Why Europe believes Apple Pay is anti-competitive

The European Commission believes that Apple is abusing its dominant position in the market for mobile wallets on iOS devices.

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As a reminder, Apple Pay is Apple’s proprietary solution for mobile payment. © prima91 – stock.adobe.com

In an official press release, the European Commission has just announced “that it considered, on a preliminary basis, that the company (Apple) was abusing its dominant position in the mobile wallet markets on iOS devices. » The objective for Europe: to continue to fight against the anti-competitive practices of the tech giants.

Why is Apple Pay considered anti-competitive?

The main reason: Europe considers that Apple “limits access to standard technology for making in-store contactless payments using NFC (Near Field Communication) or “tap and go” mobile devices. »

By reserving this technology, Apple retains a certain monopoly on the market for mobile wallets on iOS. Europe simply doesn’t want Apple to block mobile wallet app developers from accessing necessary hardware and software (“NFC input”) on its devices, in favor of its own payment service.

We have evidence that Apple has restricted third-party access to key technology needed to develop competing mobile wallet solutions on Apple devices, said Margrethe Vestager, executive vice president of competetion.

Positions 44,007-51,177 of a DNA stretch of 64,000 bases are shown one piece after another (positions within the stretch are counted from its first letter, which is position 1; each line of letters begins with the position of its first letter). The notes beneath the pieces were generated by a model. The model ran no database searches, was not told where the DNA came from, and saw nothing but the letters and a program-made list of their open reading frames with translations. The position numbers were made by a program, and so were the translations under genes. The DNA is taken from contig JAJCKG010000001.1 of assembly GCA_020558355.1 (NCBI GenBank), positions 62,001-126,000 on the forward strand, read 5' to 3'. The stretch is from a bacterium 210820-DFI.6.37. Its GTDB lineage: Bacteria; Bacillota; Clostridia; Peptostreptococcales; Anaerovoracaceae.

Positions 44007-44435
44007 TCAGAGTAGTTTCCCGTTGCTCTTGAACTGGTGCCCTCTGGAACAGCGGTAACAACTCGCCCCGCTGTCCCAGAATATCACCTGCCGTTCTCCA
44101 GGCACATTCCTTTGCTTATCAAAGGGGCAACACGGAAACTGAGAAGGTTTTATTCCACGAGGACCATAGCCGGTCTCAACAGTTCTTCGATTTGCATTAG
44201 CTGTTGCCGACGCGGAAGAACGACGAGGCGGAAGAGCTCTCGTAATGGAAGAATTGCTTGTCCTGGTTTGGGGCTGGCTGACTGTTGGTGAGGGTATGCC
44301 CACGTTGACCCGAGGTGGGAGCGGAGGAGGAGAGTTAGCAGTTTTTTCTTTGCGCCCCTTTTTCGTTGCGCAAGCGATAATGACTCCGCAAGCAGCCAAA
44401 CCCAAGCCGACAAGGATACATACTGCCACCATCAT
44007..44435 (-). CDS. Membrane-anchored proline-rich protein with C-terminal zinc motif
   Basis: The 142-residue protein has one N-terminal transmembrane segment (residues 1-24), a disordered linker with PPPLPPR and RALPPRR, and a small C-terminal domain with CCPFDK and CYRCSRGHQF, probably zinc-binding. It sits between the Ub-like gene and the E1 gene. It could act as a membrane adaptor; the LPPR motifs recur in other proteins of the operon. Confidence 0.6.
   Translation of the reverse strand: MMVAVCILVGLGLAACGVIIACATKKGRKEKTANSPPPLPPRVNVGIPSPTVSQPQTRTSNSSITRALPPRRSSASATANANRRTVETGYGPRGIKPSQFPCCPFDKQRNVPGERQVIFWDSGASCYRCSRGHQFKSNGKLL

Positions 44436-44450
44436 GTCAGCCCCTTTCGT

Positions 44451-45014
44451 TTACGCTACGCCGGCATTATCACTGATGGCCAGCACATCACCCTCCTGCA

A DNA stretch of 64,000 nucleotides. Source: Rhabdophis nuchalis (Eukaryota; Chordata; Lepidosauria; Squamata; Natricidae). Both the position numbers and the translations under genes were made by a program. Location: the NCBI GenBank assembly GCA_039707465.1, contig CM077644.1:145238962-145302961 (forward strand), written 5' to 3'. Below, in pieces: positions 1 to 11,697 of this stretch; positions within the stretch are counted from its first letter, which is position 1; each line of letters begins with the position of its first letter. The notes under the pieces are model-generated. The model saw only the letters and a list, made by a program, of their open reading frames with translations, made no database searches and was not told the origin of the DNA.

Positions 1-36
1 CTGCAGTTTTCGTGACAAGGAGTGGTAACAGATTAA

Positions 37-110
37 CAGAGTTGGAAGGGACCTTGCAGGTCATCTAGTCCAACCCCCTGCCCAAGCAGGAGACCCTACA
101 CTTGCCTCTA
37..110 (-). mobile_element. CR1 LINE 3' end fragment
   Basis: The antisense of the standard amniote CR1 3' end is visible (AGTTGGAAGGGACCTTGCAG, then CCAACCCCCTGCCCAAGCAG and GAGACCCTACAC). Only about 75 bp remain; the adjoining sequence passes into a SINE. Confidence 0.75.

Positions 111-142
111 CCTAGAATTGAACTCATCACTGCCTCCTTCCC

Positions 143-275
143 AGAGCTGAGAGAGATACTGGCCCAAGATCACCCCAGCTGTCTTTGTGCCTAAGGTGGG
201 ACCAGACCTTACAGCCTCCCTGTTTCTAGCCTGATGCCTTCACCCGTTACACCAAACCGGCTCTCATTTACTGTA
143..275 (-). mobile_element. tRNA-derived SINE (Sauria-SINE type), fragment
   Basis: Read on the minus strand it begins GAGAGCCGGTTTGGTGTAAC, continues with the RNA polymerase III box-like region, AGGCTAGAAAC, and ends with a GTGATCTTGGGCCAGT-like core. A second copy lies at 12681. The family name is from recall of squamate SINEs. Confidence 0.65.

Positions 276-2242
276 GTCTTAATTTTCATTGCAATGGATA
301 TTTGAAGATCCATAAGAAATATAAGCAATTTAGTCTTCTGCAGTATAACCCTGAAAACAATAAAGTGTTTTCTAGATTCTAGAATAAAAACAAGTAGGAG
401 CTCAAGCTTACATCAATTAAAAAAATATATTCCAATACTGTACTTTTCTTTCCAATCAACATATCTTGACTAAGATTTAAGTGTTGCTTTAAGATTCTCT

According to Europe, Apple’s practices can lead to certain consequences:

  • Foreclosure effects for its competitors,
  • A weakening of innovation,
  • Limited choice for consumers.

Could Apple be sanctioned soon?

For now, the European Commission is just sending some kind of alert to Apple about its mobile payment service and its way of restricting access to the technology to other iOS developers. It is more specifically a statement of objections (a mandatory preparatory act before any final decision) but “the sending of a statement of objections does not prejudge the outcome of an investigation”, states the press release.

Procedures often take several months. We will therefore still have to wait to know the final outcome. If the abuse of a dominant position for Apple Pay was subsequently confirmed, the American firm could well be inflicted with sanctions: “Such behavior would be illegal under our competition rules”, highlights Margrethe Vestager.

Source: European Commission

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